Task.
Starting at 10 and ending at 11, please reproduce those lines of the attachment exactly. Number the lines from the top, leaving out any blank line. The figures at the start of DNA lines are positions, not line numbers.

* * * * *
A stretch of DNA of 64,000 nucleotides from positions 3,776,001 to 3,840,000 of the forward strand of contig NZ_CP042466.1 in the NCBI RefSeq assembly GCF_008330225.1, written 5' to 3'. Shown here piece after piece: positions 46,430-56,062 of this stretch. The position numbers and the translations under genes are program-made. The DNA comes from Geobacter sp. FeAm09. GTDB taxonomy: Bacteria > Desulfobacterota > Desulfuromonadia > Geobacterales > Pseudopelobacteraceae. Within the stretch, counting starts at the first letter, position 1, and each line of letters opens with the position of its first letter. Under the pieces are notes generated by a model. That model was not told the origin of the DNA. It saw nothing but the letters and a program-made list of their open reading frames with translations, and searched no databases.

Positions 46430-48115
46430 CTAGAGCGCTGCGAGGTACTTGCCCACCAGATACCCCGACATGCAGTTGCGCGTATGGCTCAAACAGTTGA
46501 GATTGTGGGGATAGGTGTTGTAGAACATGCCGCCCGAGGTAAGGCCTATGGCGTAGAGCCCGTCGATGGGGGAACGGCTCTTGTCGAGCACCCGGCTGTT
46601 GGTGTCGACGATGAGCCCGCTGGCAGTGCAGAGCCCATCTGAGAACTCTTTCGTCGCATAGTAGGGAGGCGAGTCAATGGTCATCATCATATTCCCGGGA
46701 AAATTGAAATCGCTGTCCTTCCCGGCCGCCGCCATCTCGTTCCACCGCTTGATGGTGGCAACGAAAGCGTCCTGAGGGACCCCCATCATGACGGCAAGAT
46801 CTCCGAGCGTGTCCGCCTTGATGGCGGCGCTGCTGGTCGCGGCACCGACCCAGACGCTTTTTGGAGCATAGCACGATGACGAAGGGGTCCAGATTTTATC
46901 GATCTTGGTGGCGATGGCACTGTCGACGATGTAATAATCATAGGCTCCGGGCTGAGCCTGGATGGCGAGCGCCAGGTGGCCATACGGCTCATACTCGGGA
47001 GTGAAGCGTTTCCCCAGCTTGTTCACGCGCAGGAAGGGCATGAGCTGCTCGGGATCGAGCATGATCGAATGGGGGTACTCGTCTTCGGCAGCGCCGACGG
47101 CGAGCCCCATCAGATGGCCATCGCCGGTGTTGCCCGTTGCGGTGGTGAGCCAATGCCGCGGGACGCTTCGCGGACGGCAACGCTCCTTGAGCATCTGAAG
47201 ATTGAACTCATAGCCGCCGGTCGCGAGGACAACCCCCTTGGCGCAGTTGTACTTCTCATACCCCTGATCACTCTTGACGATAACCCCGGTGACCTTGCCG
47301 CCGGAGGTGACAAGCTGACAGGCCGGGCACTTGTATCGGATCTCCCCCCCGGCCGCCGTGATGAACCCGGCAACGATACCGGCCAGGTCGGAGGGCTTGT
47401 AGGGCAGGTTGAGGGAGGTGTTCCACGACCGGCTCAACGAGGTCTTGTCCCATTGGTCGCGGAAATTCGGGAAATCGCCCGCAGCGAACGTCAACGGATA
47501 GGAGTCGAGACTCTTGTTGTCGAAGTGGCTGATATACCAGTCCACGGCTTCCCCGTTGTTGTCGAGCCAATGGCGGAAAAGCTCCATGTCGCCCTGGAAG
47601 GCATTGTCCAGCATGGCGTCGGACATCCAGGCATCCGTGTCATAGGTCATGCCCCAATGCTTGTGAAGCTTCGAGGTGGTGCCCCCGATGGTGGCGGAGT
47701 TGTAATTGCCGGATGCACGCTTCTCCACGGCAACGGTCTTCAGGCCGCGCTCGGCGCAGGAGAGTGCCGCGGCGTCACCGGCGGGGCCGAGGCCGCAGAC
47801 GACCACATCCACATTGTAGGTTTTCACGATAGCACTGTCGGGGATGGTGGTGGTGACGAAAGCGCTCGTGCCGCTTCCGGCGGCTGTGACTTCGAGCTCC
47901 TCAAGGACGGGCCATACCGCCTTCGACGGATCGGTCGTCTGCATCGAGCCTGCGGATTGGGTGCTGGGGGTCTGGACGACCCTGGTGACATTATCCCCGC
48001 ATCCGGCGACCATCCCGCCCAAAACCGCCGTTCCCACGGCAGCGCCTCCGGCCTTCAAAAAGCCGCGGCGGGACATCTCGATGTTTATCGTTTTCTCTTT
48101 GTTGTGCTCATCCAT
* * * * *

47101 CGAGCCCCATCAGATGGCCATCGCCGGTGTTGCCCGTTGCGGTGGTGAGCCAATGCCGCGGGACGCTTCGCGGACGGCAACGCTCCTTGAGCATCTGAAG
47201 ATTGAACTCATAGCCGCCGGTCGCGAGGACAACCCCCTTGGCGCAGTTGTACTTCTCATACCCCTGATCACTCTTGACGATAACCCCGGTGACCTTGCCG